Exchange traded fund issuer BetaShares has launched the first Australian fund specialising in hybrid securities. It is targeting investors who like the high yield offered by hybrids but would like some downside protection.
The BetaShares Active Australian Hybrids Fund is an actively managed fund. BetaShares has appointed Coolabah Capital Institutional Investments as investment manager.
According to its product disclosure statement, the fund is targeting a similar level of distribution income as may be achieved by an investors holding a diversified portfolio of hybrids directly. “Over time the fund expects to deliver net returns after fees and expenses that exceed that RBA cash rate by at least 2.5 per cent a year,” it says.
However, by employing an active management approach, the fund aims to reduce the volatility and downside risk that may otherwise be experienced by direct holders of hybrid securities.
The fund may also hold cash and higher-ranking bonds as a defensive measure when hybrids are judged to be overvalued or to present heightened risk of capital loss.
The hybrid asset class includes subordinated notes, convertible preference shares and capital notes issued by banks, insurance companies and other companies.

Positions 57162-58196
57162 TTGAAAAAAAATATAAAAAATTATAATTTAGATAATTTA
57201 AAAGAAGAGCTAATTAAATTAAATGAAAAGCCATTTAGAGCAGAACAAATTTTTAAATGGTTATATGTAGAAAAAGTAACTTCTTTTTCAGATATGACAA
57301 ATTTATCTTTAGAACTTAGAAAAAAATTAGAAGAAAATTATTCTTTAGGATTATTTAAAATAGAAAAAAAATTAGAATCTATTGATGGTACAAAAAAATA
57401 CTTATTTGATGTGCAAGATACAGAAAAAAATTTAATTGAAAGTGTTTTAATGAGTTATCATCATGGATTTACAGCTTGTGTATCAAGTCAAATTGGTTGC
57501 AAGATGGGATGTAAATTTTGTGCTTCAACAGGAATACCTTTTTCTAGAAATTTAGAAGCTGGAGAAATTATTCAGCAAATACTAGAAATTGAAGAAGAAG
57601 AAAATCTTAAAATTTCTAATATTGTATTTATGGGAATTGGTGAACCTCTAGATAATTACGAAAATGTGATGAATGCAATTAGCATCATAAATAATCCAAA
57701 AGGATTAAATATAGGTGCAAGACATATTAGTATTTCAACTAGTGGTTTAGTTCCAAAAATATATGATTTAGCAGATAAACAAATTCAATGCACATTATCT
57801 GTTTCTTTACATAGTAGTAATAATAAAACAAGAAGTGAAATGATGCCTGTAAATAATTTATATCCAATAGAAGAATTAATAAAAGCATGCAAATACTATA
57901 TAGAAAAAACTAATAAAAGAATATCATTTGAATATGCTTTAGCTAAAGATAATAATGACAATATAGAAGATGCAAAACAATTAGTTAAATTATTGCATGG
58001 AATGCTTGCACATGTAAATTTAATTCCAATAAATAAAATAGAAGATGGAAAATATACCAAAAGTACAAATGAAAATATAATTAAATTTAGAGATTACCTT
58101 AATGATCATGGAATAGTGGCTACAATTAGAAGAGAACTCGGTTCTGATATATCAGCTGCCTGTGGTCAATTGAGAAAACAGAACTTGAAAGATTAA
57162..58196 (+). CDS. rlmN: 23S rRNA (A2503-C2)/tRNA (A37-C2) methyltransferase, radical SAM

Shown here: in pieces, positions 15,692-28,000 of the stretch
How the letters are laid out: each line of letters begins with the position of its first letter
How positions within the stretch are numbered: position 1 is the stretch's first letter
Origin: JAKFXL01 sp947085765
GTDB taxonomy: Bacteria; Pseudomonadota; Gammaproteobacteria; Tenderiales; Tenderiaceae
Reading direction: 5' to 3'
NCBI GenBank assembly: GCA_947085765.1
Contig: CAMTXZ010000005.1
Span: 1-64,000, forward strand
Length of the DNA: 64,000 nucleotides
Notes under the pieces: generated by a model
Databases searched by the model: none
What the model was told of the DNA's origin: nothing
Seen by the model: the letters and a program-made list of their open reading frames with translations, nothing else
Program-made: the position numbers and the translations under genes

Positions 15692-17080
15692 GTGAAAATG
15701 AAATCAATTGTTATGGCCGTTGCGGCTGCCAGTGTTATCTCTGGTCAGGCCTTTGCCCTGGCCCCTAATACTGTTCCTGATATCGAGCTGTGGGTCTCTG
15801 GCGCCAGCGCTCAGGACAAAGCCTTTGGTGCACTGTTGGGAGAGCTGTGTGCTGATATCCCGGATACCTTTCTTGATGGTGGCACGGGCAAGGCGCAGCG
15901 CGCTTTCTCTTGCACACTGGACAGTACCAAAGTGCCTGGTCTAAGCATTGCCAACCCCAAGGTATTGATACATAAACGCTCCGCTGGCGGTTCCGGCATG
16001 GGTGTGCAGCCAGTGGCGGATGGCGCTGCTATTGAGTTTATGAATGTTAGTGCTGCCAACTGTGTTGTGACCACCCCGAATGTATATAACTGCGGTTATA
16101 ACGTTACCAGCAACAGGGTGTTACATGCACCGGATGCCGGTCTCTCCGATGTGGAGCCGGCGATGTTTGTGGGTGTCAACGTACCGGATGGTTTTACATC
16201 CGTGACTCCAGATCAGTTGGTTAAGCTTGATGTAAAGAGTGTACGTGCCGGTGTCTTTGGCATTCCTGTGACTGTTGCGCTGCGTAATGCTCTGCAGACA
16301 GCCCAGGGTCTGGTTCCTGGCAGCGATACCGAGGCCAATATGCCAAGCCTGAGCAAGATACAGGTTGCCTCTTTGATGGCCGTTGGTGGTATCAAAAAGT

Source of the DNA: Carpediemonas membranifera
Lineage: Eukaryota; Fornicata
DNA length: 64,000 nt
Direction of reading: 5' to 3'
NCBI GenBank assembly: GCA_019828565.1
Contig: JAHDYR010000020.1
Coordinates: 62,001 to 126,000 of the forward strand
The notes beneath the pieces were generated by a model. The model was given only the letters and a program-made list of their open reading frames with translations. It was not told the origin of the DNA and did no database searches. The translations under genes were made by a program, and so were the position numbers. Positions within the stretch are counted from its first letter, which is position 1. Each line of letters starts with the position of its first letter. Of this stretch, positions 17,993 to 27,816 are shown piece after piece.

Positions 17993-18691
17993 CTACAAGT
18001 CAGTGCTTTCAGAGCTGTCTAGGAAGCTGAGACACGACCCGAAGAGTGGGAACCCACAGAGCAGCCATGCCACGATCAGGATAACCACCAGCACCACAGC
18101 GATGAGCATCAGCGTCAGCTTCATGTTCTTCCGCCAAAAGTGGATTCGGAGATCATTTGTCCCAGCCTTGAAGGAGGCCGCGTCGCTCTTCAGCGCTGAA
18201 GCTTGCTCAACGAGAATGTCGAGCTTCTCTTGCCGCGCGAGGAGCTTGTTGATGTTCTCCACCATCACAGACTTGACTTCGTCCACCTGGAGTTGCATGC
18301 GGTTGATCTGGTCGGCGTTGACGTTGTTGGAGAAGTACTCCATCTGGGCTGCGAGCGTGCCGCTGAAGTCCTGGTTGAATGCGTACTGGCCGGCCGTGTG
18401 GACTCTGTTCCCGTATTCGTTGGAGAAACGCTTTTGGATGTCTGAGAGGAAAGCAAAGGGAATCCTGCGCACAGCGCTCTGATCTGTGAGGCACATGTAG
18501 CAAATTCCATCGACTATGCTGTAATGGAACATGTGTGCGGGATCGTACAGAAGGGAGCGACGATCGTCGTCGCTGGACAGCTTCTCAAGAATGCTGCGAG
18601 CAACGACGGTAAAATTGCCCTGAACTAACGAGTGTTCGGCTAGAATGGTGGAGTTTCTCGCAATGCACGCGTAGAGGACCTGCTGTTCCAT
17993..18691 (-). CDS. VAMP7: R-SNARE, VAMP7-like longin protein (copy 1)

Hybrids combine features of debt and equity securities and they involve higher risk than traditional fixed income investments. Capital notes, convertible preference shares and preferences shares that pay interest or discretionary income and rank below subordinated notes but above ordinary shares and typically have a perpetual term rather than a fixed maturity.
These securities can also be converted into equity by the issuer, investor or banking and insurance regulator if certain trigger events occur.
Hybrids have been in the news this year. Standard & Poor’s downgraded big bank hybrids in May, dropping them below investment grade. And in June Europe’s Single Resolution Board cancelled all the shares and hybrids of Spain’s Banco Popular in response to the bank’s failure.
Former Australian Securities and Investments chair Greg Medcraft questioned whether hybrids were suitable for retail investors.
BetaShares chief executive Alex Vynokur says: “We are of the view that hybrids are an important asset class with benefits for investors. We are also concerned that they have been sold as a substitute for term deposits. We know that a lot of people don’t understand the risks.
“This fund will give investors diversification and also focus on managing volatility.”
The fund will aim to identify mispriced securities within the Australian hybrids market that may produce capital gains. It will target a holding to 20 to 50 hybrids when fully invested and will aim to have a weighting below 15 per cent in any individual security at the time of investment
The management fee and other expenses add up to 55 basis points.
There are about $50 billion of hybrids listed on the ASX and another $10 billion in the unlisted market.
Vynokur says there is plenty of liquidity in the hybrid market to support the fund.